After two years at CAA in various divisions, I realized I wanted to work with somebody who had a mentality like Richard Branson, who saw themselves as someone capable of doing a wide range of things with an incredible persona. Will is really that guy. We connected through his partner, James Lassiter. At the time, it was a very small company and James is the other half of the brains behind Overbrook. Working there was intense because there were so few people, and I immediately got placed into developing high level scripts.

By the time I got to Overbrook, I knew what it required to build good stories structurally. But what I learned is how to work with talent, which is a totally different skill set. … Writers create something out of thin air and they are creating worlds, people and conversations that don’t exist and somehow make sense of it. And my job was to go in and say I have this breadth of books and story knowledge. I’ve read many classics, am a master of comic books and the graphic novel game. I know what the market is doing. I watch everything. How do I blend my understanding with the needs of the studio, and the needs of the actor, of Will? … It’s different than just working at a studio when you work with an actor. You have to be mindful of them.

The years I was there it was learning to balance all of that: awareness of the market needs for the studio, which are often different than what the writer wants to accomplish. The job was great at Overbrook. It was so small I could transition from developing the script to being on set. That is quite unusual in Hollywood.

Q: How does being woman of color affect how you engage with the creative and branding industries?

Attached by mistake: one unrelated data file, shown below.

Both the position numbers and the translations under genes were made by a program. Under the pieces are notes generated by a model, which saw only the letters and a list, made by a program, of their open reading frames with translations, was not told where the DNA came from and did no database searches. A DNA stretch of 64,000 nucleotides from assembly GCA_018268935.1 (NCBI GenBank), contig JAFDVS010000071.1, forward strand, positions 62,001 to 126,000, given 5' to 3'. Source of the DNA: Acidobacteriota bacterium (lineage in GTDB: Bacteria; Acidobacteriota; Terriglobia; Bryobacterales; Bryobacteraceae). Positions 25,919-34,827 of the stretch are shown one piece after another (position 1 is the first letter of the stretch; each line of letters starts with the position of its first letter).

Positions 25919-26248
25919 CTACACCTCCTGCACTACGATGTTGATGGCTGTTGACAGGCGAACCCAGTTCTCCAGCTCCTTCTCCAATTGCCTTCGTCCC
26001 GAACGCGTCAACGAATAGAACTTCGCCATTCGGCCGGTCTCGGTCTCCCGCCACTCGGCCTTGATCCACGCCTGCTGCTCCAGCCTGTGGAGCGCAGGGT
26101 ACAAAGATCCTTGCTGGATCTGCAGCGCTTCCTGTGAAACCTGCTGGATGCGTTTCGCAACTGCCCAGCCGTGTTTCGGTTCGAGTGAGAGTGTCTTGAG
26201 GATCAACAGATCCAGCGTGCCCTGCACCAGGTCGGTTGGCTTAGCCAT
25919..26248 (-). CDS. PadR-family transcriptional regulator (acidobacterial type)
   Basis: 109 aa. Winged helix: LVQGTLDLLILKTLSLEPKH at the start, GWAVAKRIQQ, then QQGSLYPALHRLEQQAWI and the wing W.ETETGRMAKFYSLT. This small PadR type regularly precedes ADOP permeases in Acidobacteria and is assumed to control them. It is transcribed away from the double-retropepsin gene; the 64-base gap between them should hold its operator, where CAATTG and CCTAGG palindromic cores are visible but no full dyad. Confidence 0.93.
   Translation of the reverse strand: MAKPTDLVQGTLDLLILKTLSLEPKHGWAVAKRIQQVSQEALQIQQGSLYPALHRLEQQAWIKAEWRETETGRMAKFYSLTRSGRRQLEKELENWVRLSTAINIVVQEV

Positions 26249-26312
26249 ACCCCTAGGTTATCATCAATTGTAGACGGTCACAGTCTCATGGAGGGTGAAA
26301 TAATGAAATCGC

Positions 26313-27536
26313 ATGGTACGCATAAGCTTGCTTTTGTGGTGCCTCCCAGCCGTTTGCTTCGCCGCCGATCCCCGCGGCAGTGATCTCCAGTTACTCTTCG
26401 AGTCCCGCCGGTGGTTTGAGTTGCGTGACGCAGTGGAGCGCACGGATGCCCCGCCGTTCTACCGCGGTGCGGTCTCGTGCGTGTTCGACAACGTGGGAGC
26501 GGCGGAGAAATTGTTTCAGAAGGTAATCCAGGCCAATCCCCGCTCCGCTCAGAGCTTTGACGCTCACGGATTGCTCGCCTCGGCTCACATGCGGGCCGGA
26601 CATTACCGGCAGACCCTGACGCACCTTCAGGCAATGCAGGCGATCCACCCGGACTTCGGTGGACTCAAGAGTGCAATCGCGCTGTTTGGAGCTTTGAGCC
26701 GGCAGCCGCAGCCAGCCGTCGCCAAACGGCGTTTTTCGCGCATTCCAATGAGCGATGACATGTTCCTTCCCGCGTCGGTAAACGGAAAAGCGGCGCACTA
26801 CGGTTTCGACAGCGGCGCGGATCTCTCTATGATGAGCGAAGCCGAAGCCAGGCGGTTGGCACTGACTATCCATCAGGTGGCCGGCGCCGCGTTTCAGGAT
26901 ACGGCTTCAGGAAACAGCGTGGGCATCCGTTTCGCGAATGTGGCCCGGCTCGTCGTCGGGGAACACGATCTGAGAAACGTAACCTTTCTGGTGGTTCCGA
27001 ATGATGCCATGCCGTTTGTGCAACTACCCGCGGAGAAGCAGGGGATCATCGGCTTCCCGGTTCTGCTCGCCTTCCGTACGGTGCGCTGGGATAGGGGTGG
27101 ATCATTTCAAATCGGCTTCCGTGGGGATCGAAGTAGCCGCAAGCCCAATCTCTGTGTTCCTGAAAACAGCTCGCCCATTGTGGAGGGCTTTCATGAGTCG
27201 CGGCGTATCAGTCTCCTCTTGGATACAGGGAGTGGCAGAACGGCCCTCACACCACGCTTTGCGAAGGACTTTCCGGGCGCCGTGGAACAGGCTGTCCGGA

As a black woman, when I look to culture, I see a powerful imprint from my community and I am passionate about that. I explore all aspects of culture--as many as I can get my hands on. I love music created by African-Americans as much as I love country music. I love all kinds of creativity. I am sensitive about misappropriation as an African-American person, so I think it just goes back to authenticity.

I’m sensitive about brand’s honoring culture, the outcome of creativity as much as the creator. I try to make sure I diversify those experiences so I can introduce brands to a wider range of cultural creators because I’m in that group of people that don’t necessarily fit top of mind but have such a potent impact on culture itself. It’s about diversifying the relationships brands have with cultural creators.

Q: What is your biggest challenge?

The thing I struggle with is continuing to keep a great, bold mantra, and continuing to attract people who honor that so I can really fulfill whatever my purpose is. I think a lot of women struggle with that and struggle with that in predominantly male spaces. I think you feel like there is a box you’re in and you have to sit in that box because it’s easier and it’s less complicated.

I hate boxes. I genuinely hate them. The moment I know you are going to give me one, we have a problem. I prefer a dashed line so I know there is space to breath. Especially when you are dealing with culture, something as enigmatic and omnipotent as it is, I think it requires people who play in that same space, and that’s what I try to be.

September 25, 2017 - 5:56pm